What is it?

A cord clips to each bit ring and then passes upwards and through a loop on each side of a poll strap. From here, the cords drop downwards to attach to a single strap that passes between the horse’s forelegs and loops onto the girth or roller.

When should it be used?

For lungeing or loose schooling on the flat.

How does it work?

The chambon acts on the poll and, via the bit, on the corners of the mouth. When the horse raises his head higher than desired, the bit is raised in the mouth and poll pressure is applied. As soon as he lowers his head the pressure is removed. In effect, the horse works the chambon.

What is it good for

  • Developing suppleness of the back
  • Encouraging a longer, lower frame
  • Developing muscle over the back and loins - particularly good for strengthening those used for show jumping
  • Strengthening the hindquarters
  • Developing looseness in the paces through suppleness in the back
  • Developing topline muscle

What can go wrong?

If fitted too tightly, the horse will draw his neck back and become overbent. If the chambon is too loose, the horse will trail his quarters and little muscle development will be achieved. Finally, the horse shouldn’t be allowed to slop along so no connection to the contact is made. Any of these mistakes will lead to the horse working on his forehand.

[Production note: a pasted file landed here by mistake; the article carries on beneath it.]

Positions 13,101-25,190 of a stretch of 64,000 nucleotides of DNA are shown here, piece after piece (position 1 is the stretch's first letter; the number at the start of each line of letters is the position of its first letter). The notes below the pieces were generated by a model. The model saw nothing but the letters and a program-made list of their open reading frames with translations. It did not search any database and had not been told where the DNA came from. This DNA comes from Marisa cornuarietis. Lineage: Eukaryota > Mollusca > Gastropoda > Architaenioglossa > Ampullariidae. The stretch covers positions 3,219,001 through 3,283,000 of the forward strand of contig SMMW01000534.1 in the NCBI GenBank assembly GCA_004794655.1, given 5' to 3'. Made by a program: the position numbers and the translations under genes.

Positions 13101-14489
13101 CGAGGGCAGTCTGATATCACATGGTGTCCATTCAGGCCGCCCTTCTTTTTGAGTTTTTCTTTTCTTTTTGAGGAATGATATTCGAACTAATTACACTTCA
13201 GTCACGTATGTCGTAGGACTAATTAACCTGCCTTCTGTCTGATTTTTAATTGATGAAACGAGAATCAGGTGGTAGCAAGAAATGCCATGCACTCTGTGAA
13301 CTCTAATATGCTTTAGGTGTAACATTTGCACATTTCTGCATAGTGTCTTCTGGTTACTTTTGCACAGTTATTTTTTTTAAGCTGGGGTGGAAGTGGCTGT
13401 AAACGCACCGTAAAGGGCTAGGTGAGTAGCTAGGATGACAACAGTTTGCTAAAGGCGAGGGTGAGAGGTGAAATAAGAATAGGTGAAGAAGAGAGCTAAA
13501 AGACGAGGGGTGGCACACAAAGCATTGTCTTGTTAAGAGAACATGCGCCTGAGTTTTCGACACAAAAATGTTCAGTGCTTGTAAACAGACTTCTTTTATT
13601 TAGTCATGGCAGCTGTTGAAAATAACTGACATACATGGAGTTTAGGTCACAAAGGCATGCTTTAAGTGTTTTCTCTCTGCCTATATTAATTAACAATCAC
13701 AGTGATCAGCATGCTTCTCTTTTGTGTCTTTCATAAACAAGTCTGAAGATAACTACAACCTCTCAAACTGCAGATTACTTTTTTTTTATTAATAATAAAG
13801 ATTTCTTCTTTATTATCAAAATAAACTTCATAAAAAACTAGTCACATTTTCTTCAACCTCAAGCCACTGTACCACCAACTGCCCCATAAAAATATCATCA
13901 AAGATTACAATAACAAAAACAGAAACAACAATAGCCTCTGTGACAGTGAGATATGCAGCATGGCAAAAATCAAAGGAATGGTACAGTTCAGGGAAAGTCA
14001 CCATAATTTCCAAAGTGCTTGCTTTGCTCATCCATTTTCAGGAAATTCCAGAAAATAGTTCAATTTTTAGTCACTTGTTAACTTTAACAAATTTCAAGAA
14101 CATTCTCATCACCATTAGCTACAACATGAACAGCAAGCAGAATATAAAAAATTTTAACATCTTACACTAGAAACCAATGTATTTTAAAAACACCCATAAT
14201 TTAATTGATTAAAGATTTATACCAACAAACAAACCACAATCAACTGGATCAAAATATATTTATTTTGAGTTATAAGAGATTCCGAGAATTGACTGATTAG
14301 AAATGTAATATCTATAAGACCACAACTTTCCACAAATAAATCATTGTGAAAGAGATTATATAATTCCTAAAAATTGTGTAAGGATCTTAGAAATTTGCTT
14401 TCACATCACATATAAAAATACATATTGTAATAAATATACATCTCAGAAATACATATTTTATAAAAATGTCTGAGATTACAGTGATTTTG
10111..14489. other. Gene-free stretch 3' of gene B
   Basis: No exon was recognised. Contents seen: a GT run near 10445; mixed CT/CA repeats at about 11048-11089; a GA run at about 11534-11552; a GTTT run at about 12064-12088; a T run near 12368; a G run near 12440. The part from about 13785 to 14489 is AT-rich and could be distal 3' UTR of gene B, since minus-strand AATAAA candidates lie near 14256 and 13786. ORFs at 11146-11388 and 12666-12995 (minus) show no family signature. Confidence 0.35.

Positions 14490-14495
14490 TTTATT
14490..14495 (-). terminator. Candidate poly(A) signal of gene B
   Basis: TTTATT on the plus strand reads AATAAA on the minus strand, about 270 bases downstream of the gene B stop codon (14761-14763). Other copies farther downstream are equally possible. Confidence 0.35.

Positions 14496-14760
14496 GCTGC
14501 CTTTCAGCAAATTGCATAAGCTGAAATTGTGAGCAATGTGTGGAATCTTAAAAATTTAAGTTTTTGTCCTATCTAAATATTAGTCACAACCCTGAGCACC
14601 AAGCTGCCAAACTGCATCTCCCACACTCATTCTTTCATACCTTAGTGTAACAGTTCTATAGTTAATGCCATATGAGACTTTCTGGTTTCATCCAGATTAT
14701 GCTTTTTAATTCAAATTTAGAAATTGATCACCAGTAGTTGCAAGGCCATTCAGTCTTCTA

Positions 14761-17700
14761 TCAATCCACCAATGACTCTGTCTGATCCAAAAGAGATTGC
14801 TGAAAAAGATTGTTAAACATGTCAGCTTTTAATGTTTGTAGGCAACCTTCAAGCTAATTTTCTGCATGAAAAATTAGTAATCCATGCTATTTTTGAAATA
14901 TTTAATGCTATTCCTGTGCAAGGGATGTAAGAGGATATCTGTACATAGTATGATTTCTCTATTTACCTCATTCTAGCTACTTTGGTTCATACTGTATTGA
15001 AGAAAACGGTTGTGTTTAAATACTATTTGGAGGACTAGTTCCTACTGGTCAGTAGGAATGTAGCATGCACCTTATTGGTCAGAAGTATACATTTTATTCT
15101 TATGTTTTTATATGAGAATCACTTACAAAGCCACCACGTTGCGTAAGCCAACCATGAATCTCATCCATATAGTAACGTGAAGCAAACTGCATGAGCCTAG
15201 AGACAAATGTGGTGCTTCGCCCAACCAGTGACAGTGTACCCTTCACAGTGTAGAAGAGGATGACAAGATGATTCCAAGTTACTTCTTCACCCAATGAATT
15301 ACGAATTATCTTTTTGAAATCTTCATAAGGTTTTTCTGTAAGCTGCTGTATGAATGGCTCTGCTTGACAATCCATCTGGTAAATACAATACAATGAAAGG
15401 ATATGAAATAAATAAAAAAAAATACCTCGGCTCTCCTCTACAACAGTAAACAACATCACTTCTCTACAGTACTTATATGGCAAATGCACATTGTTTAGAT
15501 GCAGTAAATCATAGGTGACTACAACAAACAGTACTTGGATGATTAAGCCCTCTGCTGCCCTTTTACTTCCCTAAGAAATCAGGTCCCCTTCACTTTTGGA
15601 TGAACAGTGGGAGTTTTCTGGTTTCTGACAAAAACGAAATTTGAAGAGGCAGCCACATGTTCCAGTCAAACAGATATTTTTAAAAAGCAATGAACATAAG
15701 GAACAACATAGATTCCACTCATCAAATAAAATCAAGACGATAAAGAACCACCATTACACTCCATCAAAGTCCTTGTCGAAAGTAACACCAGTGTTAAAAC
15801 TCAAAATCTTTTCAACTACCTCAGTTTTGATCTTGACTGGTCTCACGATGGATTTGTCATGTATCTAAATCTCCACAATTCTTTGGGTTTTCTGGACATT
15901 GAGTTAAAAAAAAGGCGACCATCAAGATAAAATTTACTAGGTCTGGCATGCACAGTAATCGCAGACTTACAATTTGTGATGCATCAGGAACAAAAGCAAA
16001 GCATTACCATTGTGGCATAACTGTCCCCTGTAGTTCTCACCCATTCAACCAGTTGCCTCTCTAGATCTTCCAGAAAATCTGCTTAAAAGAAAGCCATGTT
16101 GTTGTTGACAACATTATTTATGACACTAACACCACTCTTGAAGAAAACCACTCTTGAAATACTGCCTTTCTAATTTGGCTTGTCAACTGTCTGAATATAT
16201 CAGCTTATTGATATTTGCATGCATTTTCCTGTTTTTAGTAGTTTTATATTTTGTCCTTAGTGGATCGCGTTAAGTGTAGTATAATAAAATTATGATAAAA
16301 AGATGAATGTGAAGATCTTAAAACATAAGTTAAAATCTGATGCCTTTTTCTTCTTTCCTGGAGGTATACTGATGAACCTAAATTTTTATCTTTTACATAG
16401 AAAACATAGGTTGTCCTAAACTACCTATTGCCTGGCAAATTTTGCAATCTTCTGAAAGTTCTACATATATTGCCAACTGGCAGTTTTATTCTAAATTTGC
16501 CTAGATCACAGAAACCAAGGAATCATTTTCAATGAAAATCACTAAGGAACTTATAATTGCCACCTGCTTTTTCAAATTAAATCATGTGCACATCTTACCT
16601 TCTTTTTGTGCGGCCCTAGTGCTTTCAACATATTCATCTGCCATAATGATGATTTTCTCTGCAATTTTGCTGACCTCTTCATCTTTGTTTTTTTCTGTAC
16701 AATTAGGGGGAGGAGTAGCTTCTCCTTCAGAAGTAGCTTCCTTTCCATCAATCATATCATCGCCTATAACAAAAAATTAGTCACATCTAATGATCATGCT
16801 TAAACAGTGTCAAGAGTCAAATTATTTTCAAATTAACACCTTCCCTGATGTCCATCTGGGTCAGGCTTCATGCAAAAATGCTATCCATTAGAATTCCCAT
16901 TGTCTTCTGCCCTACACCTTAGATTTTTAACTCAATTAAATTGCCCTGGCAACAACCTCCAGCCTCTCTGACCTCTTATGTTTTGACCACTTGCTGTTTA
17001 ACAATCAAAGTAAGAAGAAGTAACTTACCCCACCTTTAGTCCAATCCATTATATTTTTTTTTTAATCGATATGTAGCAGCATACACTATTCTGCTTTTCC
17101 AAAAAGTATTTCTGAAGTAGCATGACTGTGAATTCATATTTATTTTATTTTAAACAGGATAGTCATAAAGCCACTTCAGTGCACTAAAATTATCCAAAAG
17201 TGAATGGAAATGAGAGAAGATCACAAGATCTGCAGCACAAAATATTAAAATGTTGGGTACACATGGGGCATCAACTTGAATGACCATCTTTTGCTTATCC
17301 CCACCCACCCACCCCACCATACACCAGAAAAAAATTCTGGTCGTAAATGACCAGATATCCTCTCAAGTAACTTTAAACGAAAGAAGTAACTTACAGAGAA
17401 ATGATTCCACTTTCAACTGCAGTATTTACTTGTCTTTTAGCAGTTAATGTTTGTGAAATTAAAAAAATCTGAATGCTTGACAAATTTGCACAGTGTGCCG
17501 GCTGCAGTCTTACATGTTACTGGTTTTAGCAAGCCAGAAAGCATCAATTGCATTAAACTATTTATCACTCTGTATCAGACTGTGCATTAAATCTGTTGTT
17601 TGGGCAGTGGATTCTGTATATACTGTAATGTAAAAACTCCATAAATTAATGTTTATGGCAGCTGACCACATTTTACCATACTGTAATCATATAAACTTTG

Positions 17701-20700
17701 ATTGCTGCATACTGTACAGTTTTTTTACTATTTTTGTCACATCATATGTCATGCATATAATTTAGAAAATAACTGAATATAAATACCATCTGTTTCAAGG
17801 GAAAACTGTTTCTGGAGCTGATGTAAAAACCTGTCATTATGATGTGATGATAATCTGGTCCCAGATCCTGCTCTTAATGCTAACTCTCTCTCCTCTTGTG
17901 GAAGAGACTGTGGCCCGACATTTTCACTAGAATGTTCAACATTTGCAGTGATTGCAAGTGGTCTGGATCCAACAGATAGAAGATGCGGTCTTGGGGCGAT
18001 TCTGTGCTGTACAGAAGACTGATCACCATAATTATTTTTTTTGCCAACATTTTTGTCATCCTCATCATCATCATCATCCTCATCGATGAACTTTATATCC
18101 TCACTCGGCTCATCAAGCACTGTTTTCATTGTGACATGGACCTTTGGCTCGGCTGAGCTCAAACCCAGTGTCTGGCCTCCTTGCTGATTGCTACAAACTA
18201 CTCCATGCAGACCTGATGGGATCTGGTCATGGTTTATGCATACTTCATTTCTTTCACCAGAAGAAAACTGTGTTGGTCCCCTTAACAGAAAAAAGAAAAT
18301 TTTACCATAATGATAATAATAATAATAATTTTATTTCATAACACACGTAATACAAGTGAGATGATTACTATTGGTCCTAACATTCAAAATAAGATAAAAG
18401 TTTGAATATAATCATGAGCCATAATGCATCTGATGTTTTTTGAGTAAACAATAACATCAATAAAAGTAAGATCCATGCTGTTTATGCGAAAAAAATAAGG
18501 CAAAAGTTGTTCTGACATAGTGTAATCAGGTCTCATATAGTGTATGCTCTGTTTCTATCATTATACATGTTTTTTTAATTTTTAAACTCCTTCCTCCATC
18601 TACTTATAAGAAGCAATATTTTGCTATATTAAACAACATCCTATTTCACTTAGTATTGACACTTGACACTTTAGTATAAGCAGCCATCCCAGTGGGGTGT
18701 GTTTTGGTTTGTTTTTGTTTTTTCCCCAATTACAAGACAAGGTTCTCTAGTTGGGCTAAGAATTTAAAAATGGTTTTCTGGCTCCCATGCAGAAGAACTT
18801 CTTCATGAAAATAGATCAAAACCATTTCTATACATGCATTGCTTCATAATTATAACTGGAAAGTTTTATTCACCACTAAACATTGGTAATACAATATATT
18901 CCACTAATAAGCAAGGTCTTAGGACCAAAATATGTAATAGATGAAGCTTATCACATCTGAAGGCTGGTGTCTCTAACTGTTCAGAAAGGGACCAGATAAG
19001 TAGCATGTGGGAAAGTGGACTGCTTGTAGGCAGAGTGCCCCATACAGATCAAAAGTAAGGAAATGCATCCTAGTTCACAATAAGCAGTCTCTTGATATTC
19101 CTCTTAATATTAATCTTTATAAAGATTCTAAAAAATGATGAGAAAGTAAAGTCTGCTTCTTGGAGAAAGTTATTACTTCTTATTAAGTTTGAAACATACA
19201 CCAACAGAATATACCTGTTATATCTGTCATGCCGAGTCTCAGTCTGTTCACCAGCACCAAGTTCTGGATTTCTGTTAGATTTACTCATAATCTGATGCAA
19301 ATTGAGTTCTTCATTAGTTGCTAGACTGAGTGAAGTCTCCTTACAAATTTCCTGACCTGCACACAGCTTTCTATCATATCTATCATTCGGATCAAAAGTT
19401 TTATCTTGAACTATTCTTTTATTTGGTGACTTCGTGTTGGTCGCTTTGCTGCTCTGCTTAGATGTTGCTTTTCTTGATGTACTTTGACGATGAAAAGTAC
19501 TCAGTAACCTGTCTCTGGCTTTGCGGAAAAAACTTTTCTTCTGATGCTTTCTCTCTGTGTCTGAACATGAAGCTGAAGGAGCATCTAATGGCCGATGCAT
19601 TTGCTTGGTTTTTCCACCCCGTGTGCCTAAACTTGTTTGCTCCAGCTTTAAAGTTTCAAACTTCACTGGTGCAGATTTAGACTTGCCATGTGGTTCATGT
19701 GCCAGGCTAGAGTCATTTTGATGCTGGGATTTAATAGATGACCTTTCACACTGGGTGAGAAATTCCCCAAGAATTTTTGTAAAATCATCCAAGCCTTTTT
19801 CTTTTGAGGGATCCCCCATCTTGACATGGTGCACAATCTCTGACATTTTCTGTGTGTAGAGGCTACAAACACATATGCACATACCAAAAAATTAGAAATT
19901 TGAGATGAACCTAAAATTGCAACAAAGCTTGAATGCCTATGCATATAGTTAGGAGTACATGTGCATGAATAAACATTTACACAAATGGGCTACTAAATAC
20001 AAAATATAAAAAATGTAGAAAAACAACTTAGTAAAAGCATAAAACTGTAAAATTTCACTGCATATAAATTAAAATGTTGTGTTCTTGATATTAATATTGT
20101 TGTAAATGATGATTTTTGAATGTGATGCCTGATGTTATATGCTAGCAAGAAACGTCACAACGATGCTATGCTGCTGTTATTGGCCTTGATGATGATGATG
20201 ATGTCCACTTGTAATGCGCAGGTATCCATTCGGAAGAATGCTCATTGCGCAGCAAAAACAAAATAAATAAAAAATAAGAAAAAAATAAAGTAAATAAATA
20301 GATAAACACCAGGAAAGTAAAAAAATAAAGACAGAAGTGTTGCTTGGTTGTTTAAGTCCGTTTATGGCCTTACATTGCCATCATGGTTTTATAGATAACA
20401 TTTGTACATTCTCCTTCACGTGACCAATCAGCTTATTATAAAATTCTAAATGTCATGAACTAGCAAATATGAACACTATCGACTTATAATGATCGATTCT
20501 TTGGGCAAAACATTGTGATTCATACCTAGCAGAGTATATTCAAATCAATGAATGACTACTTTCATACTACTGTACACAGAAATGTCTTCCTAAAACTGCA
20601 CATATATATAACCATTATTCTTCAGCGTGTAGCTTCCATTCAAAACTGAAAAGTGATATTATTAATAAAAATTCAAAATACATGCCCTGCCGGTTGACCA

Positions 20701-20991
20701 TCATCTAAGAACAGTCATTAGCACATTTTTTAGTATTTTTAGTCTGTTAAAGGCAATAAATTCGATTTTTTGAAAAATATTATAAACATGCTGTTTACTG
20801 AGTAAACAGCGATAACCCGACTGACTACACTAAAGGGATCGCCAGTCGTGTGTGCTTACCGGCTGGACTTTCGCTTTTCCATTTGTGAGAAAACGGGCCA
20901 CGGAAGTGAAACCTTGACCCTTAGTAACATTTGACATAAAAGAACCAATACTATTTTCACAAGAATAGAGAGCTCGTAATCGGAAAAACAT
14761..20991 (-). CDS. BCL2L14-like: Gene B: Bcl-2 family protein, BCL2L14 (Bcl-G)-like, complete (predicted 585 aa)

The lungie bungie

 A lungie bungie provides an elastic contact on the bit.

A lungie bungie provides an elastic contact on the bit.

A lungie bungie is a short strap with a central fixed ring is clipped at either end to the bit rings. Then an elasticated bungie cord, which can be adjusted to different lengths, is run through the central ring and attaches at either end to the D-rings of the saddle or a roller.